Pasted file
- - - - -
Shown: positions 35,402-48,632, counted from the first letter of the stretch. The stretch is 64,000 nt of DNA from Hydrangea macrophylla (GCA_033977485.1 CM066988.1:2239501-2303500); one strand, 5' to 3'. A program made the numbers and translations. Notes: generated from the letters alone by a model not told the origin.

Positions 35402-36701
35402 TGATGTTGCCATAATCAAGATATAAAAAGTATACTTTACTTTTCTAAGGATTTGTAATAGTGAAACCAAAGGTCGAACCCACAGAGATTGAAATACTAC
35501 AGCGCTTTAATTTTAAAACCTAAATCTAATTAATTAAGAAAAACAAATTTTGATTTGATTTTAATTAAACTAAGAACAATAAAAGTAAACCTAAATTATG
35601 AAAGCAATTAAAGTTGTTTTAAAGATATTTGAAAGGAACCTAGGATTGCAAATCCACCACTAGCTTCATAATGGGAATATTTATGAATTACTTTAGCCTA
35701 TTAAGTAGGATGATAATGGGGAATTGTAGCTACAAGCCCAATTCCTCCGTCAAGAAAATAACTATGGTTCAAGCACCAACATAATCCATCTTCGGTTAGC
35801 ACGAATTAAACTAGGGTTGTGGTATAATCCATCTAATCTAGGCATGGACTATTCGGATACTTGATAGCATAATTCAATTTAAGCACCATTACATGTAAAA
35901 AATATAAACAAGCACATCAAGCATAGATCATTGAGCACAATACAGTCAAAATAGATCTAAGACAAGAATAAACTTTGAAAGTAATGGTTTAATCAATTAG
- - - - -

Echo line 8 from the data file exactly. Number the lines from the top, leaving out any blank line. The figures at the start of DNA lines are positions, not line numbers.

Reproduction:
35901 AATATAAACAAGCACATCAAGCATAGATCATTGAGCACAATACAGTCAAAATAGATCTAAGACAAGAATAAACTTTGAAAGTAATGGTTTAATCAATTAG